Dealing the cards
Uncle Sam follows the Kardashians into prepaid plastic
Uncle Sam wants you to have a prepaid card, and he’s not the only one. ¶ The Treasury Department is sending letters to 600,000 people this week encouraging them to sign up to receive their tax return on a new government-issued prepaid card as part of a pilot program to help those with limited access to bank accounts. ¶ On the other end of the spectrum, reality TV star Kim Kardashian’s namesake prepaid card failed just weeks after its launch. She and her sisters were shamed into bowing out because the card was riddled with high fees. ¶ Can these really be the same products? The world of prepaid cards has exploded in recent years, transforming from a way for teenagers who are too young to carry plastic to shop online into a replacement checking account for the millions of households that don’t use traditional banks. It is one of the fastest-growing segments of the financial services industry, with the amount of money loaded onto the cards expected to double over the next three years to $670 billion. ¶ That has captured the attention of policymakers and celebrities alike as they seek to tap into the potentially lucrative market of unbanked consumers and push the boundaries of what a prepaid card can — and should — do.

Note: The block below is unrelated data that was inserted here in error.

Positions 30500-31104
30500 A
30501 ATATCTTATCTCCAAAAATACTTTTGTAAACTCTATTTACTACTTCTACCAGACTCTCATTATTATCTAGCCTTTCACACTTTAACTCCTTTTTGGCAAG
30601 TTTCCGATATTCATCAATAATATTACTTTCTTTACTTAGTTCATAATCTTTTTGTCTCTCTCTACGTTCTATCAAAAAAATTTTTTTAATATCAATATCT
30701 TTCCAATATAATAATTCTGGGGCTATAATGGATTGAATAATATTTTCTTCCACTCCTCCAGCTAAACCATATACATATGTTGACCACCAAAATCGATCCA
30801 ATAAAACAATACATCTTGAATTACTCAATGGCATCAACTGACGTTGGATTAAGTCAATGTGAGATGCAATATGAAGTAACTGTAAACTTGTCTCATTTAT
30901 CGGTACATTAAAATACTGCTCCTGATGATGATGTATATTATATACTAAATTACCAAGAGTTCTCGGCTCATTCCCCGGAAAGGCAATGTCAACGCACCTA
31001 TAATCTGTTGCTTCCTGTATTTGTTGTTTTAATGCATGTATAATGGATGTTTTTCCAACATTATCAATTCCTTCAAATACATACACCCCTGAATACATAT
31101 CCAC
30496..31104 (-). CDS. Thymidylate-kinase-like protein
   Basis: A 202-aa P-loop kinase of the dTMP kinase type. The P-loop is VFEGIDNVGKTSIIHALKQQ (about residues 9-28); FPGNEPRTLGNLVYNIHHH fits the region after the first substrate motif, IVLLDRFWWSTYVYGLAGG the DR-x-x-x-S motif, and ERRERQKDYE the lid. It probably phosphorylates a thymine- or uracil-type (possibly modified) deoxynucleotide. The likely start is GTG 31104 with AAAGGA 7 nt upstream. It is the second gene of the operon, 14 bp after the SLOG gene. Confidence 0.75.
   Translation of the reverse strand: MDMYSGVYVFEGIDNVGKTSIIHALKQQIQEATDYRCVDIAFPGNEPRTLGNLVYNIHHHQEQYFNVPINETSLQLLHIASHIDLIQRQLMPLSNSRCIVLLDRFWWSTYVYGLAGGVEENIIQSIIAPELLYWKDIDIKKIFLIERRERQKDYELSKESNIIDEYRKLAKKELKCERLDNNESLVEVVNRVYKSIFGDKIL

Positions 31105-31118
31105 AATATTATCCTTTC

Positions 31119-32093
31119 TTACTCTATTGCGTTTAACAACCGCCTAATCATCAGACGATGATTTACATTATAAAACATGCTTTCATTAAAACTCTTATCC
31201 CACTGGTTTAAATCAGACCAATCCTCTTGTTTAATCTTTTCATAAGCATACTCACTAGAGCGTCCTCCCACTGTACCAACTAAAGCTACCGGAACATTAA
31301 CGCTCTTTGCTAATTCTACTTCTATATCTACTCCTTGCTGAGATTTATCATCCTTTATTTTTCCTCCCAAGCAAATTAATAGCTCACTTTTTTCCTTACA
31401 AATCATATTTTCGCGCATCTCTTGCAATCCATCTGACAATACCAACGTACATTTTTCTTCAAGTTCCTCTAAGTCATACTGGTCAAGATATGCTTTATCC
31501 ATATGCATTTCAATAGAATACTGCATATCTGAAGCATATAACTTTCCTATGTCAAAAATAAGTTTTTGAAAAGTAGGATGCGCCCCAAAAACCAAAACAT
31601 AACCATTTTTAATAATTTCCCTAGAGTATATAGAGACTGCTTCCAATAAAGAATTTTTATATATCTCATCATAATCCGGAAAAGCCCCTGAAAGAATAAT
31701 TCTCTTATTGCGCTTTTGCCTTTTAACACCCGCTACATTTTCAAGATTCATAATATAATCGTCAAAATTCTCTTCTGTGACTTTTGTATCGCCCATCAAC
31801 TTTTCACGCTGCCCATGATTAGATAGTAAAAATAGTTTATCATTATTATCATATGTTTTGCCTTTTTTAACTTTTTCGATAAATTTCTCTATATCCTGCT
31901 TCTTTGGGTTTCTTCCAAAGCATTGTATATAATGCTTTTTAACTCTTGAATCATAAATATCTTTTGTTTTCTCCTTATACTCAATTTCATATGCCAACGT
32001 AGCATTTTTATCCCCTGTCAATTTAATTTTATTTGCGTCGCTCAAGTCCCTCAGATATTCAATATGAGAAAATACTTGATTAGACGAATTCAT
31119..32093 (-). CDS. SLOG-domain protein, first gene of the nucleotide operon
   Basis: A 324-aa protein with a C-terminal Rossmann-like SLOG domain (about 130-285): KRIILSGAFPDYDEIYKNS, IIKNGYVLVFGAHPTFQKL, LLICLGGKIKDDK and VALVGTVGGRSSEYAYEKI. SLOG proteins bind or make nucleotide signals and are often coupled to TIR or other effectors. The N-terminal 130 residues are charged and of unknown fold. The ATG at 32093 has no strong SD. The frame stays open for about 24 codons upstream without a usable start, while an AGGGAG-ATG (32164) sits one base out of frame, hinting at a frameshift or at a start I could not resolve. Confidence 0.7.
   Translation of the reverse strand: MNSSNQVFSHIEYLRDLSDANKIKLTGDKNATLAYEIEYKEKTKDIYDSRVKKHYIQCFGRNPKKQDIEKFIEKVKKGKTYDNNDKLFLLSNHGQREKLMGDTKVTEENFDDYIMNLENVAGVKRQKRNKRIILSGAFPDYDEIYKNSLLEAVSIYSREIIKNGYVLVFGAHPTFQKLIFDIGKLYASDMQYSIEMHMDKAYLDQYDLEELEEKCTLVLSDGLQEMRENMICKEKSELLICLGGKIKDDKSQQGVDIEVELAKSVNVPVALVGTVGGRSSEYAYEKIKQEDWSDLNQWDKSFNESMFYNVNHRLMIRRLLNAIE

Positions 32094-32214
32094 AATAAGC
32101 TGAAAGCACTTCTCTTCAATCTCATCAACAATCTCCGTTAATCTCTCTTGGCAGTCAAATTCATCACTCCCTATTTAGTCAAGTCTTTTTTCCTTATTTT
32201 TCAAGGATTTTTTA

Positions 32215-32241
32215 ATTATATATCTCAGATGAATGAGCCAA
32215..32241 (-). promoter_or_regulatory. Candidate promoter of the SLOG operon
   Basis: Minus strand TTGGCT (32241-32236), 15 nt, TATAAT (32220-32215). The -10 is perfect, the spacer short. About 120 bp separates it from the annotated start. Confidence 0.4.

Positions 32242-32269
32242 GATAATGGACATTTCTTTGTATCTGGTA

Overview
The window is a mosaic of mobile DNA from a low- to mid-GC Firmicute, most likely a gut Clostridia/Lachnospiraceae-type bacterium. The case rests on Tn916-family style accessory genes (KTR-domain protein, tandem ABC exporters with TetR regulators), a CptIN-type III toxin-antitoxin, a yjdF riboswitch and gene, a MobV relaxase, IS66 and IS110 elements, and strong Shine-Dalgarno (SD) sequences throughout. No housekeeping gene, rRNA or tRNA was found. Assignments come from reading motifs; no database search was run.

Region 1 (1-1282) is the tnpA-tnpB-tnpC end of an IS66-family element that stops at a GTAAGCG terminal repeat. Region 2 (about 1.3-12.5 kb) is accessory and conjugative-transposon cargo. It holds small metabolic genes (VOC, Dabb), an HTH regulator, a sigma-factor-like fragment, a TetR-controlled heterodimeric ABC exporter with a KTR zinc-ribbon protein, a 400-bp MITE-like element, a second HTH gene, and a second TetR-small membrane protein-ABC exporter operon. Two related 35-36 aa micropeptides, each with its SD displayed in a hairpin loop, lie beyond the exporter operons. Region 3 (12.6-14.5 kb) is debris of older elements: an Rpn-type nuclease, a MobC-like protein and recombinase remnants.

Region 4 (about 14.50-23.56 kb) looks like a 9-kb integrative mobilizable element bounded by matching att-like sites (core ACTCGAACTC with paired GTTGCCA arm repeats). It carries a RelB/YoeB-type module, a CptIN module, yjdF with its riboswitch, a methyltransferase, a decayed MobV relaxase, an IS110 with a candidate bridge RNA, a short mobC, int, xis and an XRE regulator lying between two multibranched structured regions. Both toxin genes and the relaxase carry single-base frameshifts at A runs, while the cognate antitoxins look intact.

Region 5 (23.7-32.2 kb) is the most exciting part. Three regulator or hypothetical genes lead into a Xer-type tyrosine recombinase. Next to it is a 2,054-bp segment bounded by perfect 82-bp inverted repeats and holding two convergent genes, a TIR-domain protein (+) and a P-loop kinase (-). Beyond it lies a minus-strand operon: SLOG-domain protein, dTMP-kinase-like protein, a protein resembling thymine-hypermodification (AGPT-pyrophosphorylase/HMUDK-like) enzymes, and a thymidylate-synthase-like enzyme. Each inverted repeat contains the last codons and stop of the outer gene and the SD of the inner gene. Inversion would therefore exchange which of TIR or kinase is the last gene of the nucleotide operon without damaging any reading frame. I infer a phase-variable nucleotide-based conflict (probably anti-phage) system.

Companies now issue paychecks via prepaid cards, unemployment and government benefits are directly deposited onto the cards, and consumers can use them to pay bills online. Demand for the cards is expected to grow in the wake of new federal regulations that have forced many banks to raise fees on checking accounts, putting them further out of reach for many low-income consumers.
Prepaid cards function like debit cards: Users load money onto them and then can spend only what they have. However, there are often several fees. Consumers might have to pay for the card itself and then cover a monthly maintenance fee. Charges often are assessed for loading more money onto the cards, checking balances, out-of-network ATM withdrawals and even customer service calls.
Prepaid card providers say fees are necessary to cover the cost of administering the cards, particularly because they cater to a population considered to have a higher credit risk. But some lawmakers have called for tighter restrictions on the cards, which industry groups lobbied to exclude from several key pieces of legislation aimed at boosting consumer financial protections.
A bill from Sen. Robert Menendez (D-N. J.) would ban many fees and require more transparent disclosures of those that remain. “ The industry can still make money . . . but it can do so in a way that’s fairer to the consumer,” he said.
Menendez said he has spoken about the issue with Elizabeth Warren, who is working to set up the new federal Consumer Financial Protection Bureau. He introduced the bill last year and plans to submit it again this session. It is co-sponsored by Sens. Richard J. Durbin (D-Ill.) and Jeff Merkley (D-Ore.)